I Refuse To Be My [Parent]. Yes, a version of the title line of this review is said in the book. And that was the moment the book hit particularly hard for me. Because I’ve lived it. Not directly, but as the child of a person that did. To be clear, it was not the same kind of abuse that my parent endured, but it *was* abuse and it *did* shape that parent in ways that have played out over the course of my own life. So at that moment, this book became very, very real for me and I could see that character’s actions as clear as day and understand them on levels I don’t often get to even in fiction.
The rest of the book, with a present day murder and blackmailing, a secret identity, a true crime podcast looking at a murder years ago and how it all ties together… was all excellently done. Other reviews complain about the backstory, but for me that was the actual story – because it shows everything that caused the person to utter the line I titled the review with. Overall a strong tale that survivors of domestic abuse may struggle with, but which ultimately should prove cathartic indeed even for them. Very much recommended.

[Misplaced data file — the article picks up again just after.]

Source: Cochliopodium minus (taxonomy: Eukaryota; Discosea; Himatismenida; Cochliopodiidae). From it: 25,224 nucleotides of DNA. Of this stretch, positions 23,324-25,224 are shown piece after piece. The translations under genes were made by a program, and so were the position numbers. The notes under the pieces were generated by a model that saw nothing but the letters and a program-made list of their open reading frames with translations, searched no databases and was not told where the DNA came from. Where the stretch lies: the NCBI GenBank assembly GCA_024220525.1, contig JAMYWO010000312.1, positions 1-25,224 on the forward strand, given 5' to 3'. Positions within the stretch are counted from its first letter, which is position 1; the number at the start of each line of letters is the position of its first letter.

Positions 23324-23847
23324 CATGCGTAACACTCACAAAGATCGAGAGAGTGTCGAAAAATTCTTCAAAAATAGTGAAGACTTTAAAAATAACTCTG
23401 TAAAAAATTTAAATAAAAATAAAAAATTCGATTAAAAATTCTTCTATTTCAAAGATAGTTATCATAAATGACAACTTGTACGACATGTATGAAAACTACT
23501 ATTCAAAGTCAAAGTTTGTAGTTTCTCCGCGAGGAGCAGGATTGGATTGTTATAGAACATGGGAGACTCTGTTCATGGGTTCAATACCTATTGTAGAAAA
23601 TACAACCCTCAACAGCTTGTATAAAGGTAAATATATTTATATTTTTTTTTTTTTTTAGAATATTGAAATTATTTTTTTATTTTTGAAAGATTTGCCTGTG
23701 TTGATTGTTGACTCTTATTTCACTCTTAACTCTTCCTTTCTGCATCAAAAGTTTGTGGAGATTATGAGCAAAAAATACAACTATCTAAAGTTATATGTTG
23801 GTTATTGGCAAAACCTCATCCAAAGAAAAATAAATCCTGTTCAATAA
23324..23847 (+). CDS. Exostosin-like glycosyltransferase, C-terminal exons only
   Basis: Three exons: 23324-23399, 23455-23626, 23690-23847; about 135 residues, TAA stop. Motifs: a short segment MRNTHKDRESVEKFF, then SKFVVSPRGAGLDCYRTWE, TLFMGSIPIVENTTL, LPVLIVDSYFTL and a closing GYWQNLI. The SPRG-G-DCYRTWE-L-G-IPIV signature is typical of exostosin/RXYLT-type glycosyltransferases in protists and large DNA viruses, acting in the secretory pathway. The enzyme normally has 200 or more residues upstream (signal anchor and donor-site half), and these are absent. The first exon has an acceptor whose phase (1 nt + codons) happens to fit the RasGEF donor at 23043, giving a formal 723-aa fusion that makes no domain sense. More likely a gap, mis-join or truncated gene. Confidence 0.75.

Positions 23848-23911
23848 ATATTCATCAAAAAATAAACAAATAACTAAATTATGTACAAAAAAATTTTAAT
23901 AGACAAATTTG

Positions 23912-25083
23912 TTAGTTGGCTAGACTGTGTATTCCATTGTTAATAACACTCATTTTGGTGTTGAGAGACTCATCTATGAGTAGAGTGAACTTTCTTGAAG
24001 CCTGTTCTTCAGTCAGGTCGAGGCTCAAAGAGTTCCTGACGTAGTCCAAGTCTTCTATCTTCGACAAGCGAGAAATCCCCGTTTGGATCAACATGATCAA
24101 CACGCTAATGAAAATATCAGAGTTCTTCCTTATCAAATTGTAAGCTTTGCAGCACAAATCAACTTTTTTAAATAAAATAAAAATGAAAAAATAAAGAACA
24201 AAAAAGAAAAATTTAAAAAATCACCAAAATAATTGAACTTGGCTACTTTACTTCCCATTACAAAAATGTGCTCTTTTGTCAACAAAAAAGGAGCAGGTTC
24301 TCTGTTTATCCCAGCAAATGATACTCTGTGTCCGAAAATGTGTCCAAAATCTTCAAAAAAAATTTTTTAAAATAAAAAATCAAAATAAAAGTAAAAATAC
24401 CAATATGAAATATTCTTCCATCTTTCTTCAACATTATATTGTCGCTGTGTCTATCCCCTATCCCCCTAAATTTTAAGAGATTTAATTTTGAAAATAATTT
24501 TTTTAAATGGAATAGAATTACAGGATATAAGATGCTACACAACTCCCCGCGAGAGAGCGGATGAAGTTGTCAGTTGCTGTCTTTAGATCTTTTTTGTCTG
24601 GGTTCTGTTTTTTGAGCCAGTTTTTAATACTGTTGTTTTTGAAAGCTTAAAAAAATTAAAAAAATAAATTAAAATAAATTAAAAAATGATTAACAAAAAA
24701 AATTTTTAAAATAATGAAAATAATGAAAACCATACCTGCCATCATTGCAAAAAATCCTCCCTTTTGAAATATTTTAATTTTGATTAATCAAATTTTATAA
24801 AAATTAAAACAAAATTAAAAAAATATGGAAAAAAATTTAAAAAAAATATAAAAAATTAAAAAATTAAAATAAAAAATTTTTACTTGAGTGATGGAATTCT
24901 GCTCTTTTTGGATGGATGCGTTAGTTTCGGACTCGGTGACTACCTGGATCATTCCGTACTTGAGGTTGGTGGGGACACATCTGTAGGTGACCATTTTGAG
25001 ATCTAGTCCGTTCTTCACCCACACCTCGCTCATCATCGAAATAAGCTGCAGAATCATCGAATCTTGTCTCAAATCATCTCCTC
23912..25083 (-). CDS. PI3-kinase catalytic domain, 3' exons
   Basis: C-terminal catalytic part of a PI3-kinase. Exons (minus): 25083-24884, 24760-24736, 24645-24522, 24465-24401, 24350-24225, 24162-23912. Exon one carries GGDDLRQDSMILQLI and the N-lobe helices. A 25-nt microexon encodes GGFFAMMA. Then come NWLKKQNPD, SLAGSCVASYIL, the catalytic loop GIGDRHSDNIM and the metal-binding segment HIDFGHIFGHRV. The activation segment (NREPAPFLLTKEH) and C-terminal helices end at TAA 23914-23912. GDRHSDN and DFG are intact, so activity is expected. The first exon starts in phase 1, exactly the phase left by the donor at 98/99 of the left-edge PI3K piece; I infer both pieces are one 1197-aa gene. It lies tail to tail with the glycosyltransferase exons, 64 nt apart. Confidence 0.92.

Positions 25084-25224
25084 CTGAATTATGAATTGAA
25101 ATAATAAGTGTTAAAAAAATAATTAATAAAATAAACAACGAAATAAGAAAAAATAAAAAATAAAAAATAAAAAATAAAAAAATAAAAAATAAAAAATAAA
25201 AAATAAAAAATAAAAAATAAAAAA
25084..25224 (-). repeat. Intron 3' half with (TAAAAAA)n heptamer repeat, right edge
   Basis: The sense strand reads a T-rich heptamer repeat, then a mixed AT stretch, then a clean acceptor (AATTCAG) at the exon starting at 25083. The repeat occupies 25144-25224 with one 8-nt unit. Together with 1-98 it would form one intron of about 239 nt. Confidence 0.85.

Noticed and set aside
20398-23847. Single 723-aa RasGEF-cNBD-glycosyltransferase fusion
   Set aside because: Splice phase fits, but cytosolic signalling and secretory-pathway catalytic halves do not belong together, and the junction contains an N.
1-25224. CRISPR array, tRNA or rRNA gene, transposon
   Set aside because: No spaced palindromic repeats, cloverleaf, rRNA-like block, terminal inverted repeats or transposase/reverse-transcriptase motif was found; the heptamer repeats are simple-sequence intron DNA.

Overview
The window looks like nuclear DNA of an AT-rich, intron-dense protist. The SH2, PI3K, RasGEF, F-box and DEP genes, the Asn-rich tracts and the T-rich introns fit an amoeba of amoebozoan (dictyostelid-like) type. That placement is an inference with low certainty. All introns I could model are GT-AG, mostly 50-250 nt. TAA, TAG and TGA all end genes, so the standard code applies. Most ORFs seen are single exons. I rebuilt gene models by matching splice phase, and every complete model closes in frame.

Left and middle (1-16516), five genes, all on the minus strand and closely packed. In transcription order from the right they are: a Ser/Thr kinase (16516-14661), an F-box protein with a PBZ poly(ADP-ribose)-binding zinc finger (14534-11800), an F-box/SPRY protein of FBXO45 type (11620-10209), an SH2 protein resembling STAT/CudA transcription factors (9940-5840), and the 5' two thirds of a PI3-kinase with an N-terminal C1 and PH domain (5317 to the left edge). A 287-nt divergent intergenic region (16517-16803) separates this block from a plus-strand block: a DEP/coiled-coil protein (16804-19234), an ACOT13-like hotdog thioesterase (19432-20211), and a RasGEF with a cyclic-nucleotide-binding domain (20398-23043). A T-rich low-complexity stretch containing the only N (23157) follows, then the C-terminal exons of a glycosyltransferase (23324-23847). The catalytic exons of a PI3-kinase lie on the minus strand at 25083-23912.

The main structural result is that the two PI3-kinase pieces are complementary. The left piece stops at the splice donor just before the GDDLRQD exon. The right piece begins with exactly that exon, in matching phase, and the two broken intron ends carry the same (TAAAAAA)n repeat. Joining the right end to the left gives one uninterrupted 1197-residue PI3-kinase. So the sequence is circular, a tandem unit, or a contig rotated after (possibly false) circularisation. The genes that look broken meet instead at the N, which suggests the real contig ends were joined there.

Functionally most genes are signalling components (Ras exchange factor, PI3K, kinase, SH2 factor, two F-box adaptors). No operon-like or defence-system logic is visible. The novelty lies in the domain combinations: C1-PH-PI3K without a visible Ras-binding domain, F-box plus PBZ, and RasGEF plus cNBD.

This review of Things We Do In The Dark by Jennifer Hillier was originally written on July 10, 2022.
Excellent Start To New Series. With this book, Evans “officially” begins a new series that had a “soft opening” with the novella Faking The Harmony. Here, we really begin to see what makes the Castleton Family click… by having an interloper threaten to destroy all that they hold dear. Except this interloper… may just be exactly what he is claiming to be. Another excellent novelization of the very real-life issues faced with DNA testing, along with some solid discussion with real-world facts about the differences between the various DNA testing companies (all of whom are fictionalized in the text here) and how they operate. This is easily read as just a solid Hallmark-ish romance, the extra commentary just adds a bit of extra depth and real-world gravitas to the already solidly grounded tale. Excellent work, and I’m very much looking forward to seeing how the unresolved threads of the Castleton Family hash out. Very much recommended.
This review of Heart of the Violist by Maddie Evans was originally written on December 12, 2020.